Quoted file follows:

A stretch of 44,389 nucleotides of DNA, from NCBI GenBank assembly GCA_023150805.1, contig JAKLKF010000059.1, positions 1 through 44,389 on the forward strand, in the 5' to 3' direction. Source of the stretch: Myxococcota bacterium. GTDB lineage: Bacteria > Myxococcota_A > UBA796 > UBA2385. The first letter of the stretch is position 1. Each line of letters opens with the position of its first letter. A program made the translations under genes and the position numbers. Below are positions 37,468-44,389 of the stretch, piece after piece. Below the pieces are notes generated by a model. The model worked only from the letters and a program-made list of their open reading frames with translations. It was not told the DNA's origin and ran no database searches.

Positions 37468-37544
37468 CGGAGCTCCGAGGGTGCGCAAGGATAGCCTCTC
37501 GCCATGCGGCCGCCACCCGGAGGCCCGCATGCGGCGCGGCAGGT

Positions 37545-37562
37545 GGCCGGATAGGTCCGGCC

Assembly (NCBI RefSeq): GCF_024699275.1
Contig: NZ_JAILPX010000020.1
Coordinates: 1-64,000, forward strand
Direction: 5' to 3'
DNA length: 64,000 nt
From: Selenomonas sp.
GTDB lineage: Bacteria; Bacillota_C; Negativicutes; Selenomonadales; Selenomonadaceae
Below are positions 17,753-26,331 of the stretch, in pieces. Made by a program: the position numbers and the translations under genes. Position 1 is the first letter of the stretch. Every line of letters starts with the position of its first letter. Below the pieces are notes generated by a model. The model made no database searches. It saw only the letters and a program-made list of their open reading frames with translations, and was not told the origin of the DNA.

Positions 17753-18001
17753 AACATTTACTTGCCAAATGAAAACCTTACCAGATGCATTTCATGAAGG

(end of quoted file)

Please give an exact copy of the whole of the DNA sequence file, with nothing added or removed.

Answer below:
A stretch of 44,389 nucleotides of DNA, from NCBI GenBank assembly GCA_023150805.1, contig JAKLKF010000059.1, positions 1 through 44,389 on the forward strand, in the 5' to 3' direction. Source of the stretch: Myxococcota bacterium. GTDB lineage: Bacteria > Myxococcota_A > UBA796 > UBA2385. The first letter of the stretch is position 1. Each line of letters opens with the position of its first letter. A program made the translations under genes and the position numbers. Below are positions 37,468-44,389 of the stretch, piece after piece. Below the pieces are notes generated by a model. The model worked only from the letters and a program-made list of their open reading frames with translations. It was not told the DNA's origin and ran no database searches.

Positions 37468-37544
37468 CGGAGCTCCGAGGGTGCGCAAGGATAGCCTCTC
37501 GCCATGCGGCCGCCACCCGGAGGCCCGCATGCGGCGCGGCAGGT

Positions 37545-37562
37545 GGCCGGATAGGTCCGGCC

Assembly (NCBI RefSeq): GCF_024699275.1
Contig: NZ_JAILPX010000020.1
Coordinates: 1-64,000, forward strand
Direction: 5' to 3'
DNA length: 64,000 nt
From: Selenomonas sp.
GTDB lineage: Bacteria; Bacillota_C; Negativicutes; Selenomonadales; Selenomonadaceae
Below are positions 17,753-26,331 of the stretch, in pieces. Made by a program: the position numbers and the translations under genes. Position 1 is the first letter of the stretch. Every line of letters starts with the position of its first letter. Below the pieces are notes generated by a model. The model made no database searches. It saw only the letters and a program-made list of their open reading frames with translations, and was not told the origin of the DNA.

Positions 17753-18001
17753 AACATTTACTTGCCAAATGAAAACCTTACCAGATGCATTTCATGAAGG